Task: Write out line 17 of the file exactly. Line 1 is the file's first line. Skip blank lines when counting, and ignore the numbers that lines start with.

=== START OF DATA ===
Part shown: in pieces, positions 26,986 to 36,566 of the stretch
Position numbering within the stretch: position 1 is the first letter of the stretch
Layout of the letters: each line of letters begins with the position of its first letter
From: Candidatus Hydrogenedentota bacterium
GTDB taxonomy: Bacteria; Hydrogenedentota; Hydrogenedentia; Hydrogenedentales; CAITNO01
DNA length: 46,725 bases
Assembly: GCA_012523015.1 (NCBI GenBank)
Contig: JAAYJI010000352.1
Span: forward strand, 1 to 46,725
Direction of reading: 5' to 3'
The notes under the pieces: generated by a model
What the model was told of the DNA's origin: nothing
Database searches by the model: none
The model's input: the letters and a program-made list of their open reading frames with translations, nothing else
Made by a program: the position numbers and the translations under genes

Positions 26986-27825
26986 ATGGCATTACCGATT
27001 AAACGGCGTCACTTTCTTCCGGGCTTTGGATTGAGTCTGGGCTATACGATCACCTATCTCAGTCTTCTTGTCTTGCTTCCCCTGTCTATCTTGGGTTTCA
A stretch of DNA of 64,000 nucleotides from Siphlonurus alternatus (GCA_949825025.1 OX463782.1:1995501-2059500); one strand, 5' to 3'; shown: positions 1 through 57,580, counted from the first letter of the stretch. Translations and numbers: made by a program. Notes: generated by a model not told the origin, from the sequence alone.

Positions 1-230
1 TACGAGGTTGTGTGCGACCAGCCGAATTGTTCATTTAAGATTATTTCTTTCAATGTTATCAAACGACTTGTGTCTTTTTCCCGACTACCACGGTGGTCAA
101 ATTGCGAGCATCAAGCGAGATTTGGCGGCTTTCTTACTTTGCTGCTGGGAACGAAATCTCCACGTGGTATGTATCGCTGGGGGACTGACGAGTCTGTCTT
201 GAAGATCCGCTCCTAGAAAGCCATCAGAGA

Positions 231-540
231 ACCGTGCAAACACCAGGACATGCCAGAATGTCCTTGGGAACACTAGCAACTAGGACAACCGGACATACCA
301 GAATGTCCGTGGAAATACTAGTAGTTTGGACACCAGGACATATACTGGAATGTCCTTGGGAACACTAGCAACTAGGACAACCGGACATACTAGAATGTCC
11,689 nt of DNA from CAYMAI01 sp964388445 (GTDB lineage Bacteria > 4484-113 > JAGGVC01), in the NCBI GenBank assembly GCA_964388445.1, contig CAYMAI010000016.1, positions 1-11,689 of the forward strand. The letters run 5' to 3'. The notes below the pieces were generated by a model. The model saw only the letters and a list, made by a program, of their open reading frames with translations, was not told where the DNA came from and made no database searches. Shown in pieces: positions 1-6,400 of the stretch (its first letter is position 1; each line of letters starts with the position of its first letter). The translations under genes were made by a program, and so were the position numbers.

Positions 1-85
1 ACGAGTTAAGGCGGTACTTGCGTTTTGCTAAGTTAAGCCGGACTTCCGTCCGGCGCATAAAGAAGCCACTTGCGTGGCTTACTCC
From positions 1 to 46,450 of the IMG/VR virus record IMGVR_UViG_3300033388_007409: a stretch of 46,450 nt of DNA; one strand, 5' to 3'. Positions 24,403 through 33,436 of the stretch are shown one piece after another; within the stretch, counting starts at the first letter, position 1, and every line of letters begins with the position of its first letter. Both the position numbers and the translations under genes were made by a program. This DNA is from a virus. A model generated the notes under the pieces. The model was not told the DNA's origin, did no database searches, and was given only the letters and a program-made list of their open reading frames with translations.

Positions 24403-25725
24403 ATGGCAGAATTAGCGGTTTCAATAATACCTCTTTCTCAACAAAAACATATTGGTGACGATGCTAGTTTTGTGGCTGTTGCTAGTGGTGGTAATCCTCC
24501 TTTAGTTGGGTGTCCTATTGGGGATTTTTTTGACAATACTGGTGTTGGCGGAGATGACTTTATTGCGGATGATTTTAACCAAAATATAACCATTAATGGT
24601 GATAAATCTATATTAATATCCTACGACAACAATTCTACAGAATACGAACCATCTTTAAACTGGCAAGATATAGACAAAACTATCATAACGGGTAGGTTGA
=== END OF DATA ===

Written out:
26986 ATGGCATTACCGATT